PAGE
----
AND SO IT BEGINS…AGAIN: Library ends ‘self-serve’ hours, Svalbardhallen closes pool, Fruene may halt serving due to two-meter distancing, Kroa shuts due to new COVID-19 crackdown


Lots of people are being vaccinated and lots of leaders are simply declaring the COVID-19 crisis over regardless of evidence. But on Thursday morning in Longyearbyen it felt a lot like the onset of the pandemic a year ago as lots of organizations and businesses announced closures, limited operations and warnings as a new set of nationwide preventative measures took effect.

A ban on serving alcohol meant the shutdown of Karlsberger Pub and Kroa. A ban on most indoor recreational activities meant the closing of the pool and basketball/climbing area to adults at Svalbardhallen. And limits on indoor gatherings meant the cancellation of extended “self-serve” hours and the weekly “baby song” sessions at Longyearbyen Library.

While the majority of the national government’s new measures are “mere” recommendations than mandatory rules – including two meters of distancing instead of one – notices posted online by multiple businesses suggest local officials are treating it more as a rule and thus making adjustment despite a potential loss of business.

“We have been told by the local government to enforce the two-meter rule for anyone who does not live in the same household,” Kroa stated in a post on the restaurant’s Facebook page Thursday morning detailing the evening’s menu. But by afternoon the restaurant decided the evening’s service will be the last until the restrictions are lifted, which are scheduled to last at least until April 12.

“The last time there was an alcohol serving stop the revenue disappeared overnight,”Jørn Kjetil Hansen, the restaurant’s general manager, told Svalbardposten, noting the 15 employees there have received redundancy notices. “It is simply too high a cost to remain open.”

Fruene, in a Facebook post, stated it is staying open for now, but may be forced to limit operations to takeaway and retail sales if the distancing recommendation is not observed.

“In light of the new coronavirus measures that apply from today we encourage everyone to do what possible to keep the RECOMMENDED distance of two meters,” the post notes. “This also applies when you sit down without face masks. This recommendation does not apply to families who can still sit together as before. We are waiting for a clarification from the government when it comes to friends/colleagues.”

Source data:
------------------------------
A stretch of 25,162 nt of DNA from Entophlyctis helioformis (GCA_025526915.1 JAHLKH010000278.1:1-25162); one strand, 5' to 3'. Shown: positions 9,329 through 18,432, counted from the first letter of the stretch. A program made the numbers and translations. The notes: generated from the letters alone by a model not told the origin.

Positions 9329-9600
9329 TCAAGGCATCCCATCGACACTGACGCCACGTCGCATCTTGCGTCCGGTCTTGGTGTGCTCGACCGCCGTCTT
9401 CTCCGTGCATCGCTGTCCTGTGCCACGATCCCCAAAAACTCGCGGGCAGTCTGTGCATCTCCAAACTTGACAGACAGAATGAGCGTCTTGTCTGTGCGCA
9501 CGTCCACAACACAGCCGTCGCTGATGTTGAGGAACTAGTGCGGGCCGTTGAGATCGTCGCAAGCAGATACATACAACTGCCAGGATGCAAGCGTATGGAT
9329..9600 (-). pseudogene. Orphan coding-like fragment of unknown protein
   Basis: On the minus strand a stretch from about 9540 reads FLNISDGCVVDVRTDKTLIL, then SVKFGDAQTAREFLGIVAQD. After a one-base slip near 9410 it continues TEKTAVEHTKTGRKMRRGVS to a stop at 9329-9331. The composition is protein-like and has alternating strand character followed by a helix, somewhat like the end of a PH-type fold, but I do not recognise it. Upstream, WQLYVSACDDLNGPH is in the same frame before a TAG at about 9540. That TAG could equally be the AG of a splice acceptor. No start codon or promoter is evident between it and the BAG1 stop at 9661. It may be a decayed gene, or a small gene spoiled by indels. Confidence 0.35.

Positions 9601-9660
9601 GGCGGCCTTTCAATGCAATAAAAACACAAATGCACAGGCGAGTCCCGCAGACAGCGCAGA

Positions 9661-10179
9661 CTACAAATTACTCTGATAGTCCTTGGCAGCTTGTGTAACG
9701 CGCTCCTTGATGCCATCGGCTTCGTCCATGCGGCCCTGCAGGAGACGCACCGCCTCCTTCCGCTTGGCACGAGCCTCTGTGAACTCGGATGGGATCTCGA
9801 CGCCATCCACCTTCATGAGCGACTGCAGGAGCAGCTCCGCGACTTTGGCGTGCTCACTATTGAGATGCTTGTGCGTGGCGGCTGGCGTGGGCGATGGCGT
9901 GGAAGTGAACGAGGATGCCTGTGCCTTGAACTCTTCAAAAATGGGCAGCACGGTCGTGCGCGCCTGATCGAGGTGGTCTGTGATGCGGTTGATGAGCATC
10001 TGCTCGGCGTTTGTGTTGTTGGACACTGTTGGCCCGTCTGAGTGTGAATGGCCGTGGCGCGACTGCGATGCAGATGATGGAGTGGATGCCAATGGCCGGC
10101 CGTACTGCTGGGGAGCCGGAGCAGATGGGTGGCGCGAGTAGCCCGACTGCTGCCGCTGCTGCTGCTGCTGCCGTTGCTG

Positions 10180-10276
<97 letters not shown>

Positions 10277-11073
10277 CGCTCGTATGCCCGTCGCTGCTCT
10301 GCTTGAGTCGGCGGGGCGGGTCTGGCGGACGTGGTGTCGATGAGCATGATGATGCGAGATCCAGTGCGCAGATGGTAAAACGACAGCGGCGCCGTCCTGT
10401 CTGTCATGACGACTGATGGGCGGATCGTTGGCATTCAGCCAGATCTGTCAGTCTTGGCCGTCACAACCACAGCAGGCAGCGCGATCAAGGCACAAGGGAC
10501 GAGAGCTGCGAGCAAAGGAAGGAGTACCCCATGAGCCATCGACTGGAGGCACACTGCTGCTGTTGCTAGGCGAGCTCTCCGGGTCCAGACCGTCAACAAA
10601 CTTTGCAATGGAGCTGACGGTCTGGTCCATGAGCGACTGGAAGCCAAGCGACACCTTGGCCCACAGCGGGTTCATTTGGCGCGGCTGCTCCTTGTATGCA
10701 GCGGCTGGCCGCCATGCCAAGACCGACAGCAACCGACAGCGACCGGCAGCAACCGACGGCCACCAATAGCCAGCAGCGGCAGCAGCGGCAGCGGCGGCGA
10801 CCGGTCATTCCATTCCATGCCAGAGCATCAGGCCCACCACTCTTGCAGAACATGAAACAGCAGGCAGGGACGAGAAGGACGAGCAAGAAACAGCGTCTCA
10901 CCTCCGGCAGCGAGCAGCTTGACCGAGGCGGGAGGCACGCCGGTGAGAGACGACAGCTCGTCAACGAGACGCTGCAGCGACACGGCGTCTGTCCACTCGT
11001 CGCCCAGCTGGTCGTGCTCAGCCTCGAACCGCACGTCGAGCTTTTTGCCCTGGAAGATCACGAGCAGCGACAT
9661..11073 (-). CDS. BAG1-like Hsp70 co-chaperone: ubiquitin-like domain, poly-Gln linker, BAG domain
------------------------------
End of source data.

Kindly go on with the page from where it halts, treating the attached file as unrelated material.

“We will make an assessment day-by-day on whether we can maintain the recommendations. If we can’t do this we have to close for coffee operations/sitting down with us. We encourage all of you who have the opportunity to shop takeaway to do so.”

The Nordpolet alcohol shop – likely to experience a large influx of business due to the serving ban at restaurants/pubs as well as the upcoming Easter holiday week – issued a similar, if less dire, advisory.

“Now that the two-meter rule is in force and Easter is just around the corner, we would recommend you to spread the activity the best you can,” a notice by the shop inside Svalbardbutikken states. “It is quite cramped with us at Nordpolet at the moment so it is difficult to keep the two-meter distancing with many people in store. You will probably have to line up a bit in line this weekend and during the Easter week, and we hope for understanding for this.”

Longyearbyen Library, while not strictly required to do so, is ending its self-serve hours when members can visit despite no employees, which has occurred multiple times during the past year as restrictions are tightened/loosened since there is no way to monitor compliance with precautions such as face masks and distancing. Similarly, Svalbard Church announced it is ending its baby song time on Thursdays until the government’s new measures end.

“Hopefully this will be the last shutdown,” a statement posted by the church on Facebook declares.

Svalbardhallen is changing its operating hours as well as limiting activities, according to a notice posted by the city at its website.

“The swimming pool and sports hall are closed to adults, while the fitness room is open to residents living in Longyearbyen,” the notice states. “Organized activity for children and young people under the age of 20 under the auspices of Longyearbyen School and Svalbard Turn will operate as normal.”

But, in a rare instance of more rather than less, “we are reallocating resources due to the closed swimming pool and extending the opening hours in the gym on normal weekdays,” noted Helle Jakobsen, a manger at the sports hall, in a separate announcement. The gym will be open from 7 a.m. to 10 p.m. except for Easter week.